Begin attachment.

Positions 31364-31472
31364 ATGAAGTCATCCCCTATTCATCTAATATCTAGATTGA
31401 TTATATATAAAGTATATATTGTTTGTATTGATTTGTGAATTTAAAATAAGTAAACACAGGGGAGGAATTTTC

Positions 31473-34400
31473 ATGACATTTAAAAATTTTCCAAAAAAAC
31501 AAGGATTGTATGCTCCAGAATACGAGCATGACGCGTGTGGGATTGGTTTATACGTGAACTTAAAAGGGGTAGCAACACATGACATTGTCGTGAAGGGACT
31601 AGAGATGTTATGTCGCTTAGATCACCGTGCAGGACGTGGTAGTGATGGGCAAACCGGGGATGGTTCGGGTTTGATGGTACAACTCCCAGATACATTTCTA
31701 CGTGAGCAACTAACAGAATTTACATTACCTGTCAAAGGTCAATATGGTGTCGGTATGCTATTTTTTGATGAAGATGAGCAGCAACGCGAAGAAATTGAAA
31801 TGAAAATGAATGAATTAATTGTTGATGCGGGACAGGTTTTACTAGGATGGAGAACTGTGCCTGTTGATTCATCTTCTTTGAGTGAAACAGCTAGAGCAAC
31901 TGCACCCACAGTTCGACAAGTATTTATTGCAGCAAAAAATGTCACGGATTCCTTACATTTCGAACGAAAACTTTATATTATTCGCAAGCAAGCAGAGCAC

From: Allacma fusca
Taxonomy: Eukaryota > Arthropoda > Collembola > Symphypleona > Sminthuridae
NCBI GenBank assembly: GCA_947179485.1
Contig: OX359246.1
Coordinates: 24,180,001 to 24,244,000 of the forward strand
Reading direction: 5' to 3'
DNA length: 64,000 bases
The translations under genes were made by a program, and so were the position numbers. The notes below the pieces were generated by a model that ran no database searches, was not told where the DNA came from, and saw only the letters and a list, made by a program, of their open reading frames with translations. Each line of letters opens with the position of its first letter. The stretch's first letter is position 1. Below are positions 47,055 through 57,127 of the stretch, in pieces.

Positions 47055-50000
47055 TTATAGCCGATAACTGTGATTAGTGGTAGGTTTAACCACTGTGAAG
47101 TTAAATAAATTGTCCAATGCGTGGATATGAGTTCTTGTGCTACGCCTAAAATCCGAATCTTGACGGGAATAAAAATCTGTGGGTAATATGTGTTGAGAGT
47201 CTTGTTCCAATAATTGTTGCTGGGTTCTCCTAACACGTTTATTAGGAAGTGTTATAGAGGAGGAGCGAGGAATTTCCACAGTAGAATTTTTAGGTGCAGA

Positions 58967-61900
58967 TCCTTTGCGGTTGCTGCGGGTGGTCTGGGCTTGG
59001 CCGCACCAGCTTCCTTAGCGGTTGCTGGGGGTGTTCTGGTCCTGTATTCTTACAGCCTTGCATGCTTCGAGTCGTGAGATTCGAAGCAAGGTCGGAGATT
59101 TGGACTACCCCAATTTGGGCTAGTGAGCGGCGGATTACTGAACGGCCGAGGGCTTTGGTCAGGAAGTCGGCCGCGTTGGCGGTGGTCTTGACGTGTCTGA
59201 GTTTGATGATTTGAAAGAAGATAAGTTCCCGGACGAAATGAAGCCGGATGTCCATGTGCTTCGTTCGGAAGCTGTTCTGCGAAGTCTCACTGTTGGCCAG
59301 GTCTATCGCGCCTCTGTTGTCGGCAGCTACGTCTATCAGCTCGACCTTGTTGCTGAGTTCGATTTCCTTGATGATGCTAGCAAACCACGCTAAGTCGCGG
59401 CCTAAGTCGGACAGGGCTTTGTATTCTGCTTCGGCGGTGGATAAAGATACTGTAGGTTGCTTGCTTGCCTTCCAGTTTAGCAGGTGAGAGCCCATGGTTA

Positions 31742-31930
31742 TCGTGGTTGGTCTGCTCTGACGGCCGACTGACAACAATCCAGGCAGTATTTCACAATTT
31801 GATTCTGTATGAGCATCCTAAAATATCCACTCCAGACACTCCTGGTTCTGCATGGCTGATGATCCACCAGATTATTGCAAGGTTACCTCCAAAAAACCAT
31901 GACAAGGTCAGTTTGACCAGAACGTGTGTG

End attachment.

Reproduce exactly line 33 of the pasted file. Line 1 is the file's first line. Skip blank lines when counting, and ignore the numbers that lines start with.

31901 GACAAGGTCAGTTTGACCAGAACGTGTGTG